What is a SUPERankle procedure, and when is it necessary?
The SUPERankle procedure is a comprehensive reconstruction of the foot and ankle. In severe forms of fibular hemimelia, the foot and ankle present with a limited range of motion and are directed in a toe down (equinus) and outward twist or angulation (valgus). The ligaments, tendons and residual fibula (usually not seen on X-ray) are very tight and contracted. The SUPERankle procedure is designed to correct this type of deformity.
The nickname “SUPER” was applied to several reconstructions for congenital limb deficiency. Each reconstruction consists of multiple procedures or steps to achieve the comprehensive joint reconstruction. These multiple steps were grouped together under the nickname “SUPER.” Patients with a milder form of fibular hemimelia who demonstrate adequate range of motion of the ankle, but significant valgus deformity (foot kicking outwards on standing) may be able to be treated with a mini SUPERankle procedure.
What is the ultimate goal of the SUPERankle procedure?
The ultimate goal of the SUPERankle procedure is to achieve a stable foot and ankle that can be placed flat on the ground with maintained range of motion in dorsiflexion and plantar flexion. (Dorsiflexion is when the front of the foot is flexed up and back towards the leg, while plantar flexion is a foot movement in which the foot flexes down towards the sole of the foot.)
What happens during SUPERankle surgery?
The SUPERankle procedure is a comprehensive release of the contracted soft tissues around the ankle joint with osteotomies (bone cuts) of the midshaft tibia (shin bone), distal tibia (right above ankle) and possibly the calcaneus (heel bone). This procedure aligns the foot and ankle and corrects the patient’s downward and outward foot deformity (equinovalgus deformity).
During the comprehensive release, the fibrous fibular anlage (the early remnant of the fibula that did not finish forming bone—can be fibrous, cartilage, or bone) is removed and used to reinforce the lengthened heel cord (Achilles tendon). At the same time, a tibial midshaft osteotomy is performed to straighten the lower leg bow. The skin dimple marks the apex or bend of the tibial deformity. This tibial bone cut can be used to straighten and lengthen the tibia 1-2 centimeters (0.4- 0.8 inches).
Since the ankle is mobile, the SUPERankle alignment procedure is performed first, usually between the ages of one and two years, and if lengthening is needed, the first lengthening would take place around the age of 3. During this first lengthening procedure, the tibia can gain up to 5 centimeters (2 inches) of length. If a SUPERankle and major lengthening were to be performed simultaneously, the ankle joint would stiffen.
The SUPERankle alignment procedure can be performed with a simple Ilizarov external fixator that is applied to support the leg. This type of external frame does not require adjustments. The patient is able to weight bear/walk in this frame. However, the typical SUPERankle treatment uses a hinged Ilizarov fixation device that requires adjustments to straighten the tibial bone and lengthen 1-2 centimeters (0.4- 0.8 inches). It also allows full weight bearing.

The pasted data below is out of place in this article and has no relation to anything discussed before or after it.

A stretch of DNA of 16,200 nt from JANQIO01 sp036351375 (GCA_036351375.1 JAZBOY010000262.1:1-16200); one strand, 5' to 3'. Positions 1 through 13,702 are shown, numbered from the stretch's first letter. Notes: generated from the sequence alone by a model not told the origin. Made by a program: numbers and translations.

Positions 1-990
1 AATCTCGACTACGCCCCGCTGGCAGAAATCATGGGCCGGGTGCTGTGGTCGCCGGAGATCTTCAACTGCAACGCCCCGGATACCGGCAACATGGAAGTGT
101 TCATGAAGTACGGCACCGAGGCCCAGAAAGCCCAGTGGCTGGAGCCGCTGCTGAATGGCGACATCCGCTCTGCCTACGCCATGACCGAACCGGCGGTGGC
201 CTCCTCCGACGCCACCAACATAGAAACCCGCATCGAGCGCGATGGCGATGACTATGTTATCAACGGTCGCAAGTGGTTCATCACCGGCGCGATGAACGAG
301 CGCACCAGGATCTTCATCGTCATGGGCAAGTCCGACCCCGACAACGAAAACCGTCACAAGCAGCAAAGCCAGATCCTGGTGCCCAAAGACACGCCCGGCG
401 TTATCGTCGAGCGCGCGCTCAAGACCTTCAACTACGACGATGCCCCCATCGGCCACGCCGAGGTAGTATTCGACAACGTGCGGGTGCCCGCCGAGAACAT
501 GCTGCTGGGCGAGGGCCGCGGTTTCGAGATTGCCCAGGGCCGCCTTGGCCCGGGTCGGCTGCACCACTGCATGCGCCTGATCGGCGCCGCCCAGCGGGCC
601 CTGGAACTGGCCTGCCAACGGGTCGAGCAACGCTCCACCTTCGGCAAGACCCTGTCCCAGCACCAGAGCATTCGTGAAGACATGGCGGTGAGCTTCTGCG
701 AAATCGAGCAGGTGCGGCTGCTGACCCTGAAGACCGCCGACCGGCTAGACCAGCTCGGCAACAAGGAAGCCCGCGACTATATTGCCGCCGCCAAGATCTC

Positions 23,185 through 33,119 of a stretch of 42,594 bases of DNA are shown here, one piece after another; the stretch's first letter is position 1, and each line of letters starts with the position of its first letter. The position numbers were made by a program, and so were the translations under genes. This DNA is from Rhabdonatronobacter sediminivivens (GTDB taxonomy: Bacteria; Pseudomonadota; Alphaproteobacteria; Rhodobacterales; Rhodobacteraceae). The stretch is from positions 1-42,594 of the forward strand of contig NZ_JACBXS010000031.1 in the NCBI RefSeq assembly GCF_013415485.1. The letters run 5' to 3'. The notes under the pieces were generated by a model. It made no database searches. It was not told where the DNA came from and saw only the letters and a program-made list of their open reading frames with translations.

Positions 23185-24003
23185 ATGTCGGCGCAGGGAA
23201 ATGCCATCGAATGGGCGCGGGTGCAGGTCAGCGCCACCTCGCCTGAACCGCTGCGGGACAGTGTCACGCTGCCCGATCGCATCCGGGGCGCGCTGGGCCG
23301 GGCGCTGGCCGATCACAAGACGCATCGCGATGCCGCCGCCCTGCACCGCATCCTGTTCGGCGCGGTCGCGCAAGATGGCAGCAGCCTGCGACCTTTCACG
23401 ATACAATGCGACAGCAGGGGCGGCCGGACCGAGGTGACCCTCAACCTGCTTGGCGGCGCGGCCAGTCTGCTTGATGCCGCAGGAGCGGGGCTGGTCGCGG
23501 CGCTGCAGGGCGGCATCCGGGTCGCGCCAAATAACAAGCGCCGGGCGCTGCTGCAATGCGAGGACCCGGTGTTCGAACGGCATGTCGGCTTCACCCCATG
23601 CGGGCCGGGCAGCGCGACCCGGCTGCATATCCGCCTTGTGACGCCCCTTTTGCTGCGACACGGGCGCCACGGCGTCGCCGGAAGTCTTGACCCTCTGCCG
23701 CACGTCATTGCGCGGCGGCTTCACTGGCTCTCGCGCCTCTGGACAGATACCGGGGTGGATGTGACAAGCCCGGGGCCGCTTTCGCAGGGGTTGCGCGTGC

What if the foot and ankle deformity returns?
One must understand that the initial reconstruction is a very complex set of procedures that is unique for each child. Sometimes a smaller revision surgery is required after the SUPERankle procedure. After the initial correction of the foot and ankle with the SUPERankle procedure, the foot can shift back to the outside. This gives the appearance that the child is walking on the inside ankle bone. This phenomenon can occur soon after the SUPERankle procedure when the child returns to weight bearing or can gradually appear as the child continues to grow. This recurrent type of deformity is unusual.
If the foot and ankle deformity returns soon after the initial procedure, it means that an underlying bony deformity was either under corrected or unmasked by the initial reconstruction. This unmasked deformity or recurrence can be addressed with a smaller revision surgery that requires a bone cut in the distal tibia or between the ankle and heel bone. Usually, the leg is placed in a cast for four to six weeks for healing and then the child is allowed to wear regular shoes.
The foot and ankle deformity that gradually reappears during early adolescence is addressed at the final surgical intervention, which usually occurs between 12 and 16 years of age. At the final surgical reconstruction, the leg lengths are equalized with a lengthening from the upper tibia and the foot/ankle position is corrected from the lower tibia. After this reconstruction is complete, the correction is permanent since the patient is nearing the end of growth.
Why choose the International Center for Limb Lengthening for SUPERankle surgery?
Our pediatric orthopedic team has extensive experience in performing this complex reconstructive surgery. Your doctor will take the time to make sure you understand all your options and then will customize a treatment plan to meet your child’s specific needs.
Our patients benefit from our team-centered approach with world-renowned pediatric orthopedic surgeons, anesthesiologists with extensive experience working with pediatric patients, and specialized physician assistants, nurses and physical therapists. We also have a group of patient families who have children who have had SUPERankle surgery that offer support through our International Center for Limb Lengthening (ICLL) Facebook Group, ICLL Families. We help patients achieve their best possible SUPERankle surgery result.